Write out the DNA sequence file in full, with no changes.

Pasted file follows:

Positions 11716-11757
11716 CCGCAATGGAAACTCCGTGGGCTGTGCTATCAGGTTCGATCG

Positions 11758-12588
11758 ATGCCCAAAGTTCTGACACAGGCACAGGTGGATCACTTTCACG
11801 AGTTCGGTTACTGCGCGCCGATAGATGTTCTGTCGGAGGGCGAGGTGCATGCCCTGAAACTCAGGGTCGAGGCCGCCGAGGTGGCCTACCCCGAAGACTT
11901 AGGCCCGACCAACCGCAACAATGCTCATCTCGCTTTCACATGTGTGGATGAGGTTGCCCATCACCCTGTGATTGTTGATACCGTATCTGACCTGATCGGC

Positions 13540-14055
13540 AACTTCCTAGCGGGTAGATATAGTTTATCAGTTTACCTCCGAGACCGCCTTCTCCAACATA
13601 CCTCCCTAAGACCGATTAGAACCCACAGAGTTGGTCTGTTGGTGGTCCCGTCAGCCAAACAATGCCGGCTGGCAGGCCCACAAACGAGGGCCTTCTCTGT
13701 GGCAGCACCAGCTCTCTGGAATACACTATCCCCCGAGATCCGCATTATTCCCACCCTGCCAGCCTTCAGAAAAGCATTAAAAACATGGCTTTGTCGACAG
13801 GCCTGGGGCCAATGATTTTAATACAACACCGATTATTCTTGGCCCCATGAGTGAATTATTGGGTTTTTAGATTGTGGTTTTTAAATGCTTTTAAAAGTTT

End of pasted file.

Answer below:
Positions 11716-11757
11716 CCGCAATGGAAACTCCGTGGGCTGTGCTATCAGGTTCGATCG

Positions 11758-12588
11758 ATGCCCAAAGTTCTGACACAGGCACAGGTGGATCACTTTCACG
11801 AGTTCGGTTACTGCGCGCCGATAGATGTTCTGTCGGAGGGCGAGGTGCATGCCCTGAAACTCAGGGTCGAGGCCGCCGAGGTGGCCTACCCCGAAGACTT
11901 AGGCCCGACCAACCGCAACAATGCTCATCTCGCTTTCACATGTGTGGATGAGGTTGCCCATCACCCTGTGATTGTTGATACCGTATCTGACCTGATCGGC

Positions 13540-14055
13540 AACTTCCTAGCGGGTAGATATAGTTTATCAGTTTACCTCCGAGACCGCCTTCTCCAACATA
13601 CCTCCCTAAGACCGATTAGAACCCACAGAGTTGGTCTGTTGGTGGTCCCGTCAGCCAAACAATGCCGGCTGGCAGGCCCACAAACGAGGGCCTTCTCTGT
13701 GGCAGCACCAGCTCTCTGGAATACACTATCCCCCGAGATCCGCATTATTCCCACCCTGCCAGCCTTCAGAAAAGCATTAAAAACATGGCTTTGTCGACAG
13801 GCCTGGGGCCAATGATTTTAATACAACACCGATTATTCTTGGCCCCATGAGTGAATTATTGGGTTTTTAGATTGTGGTTTTTAAATGCTTTTAAAAGTTT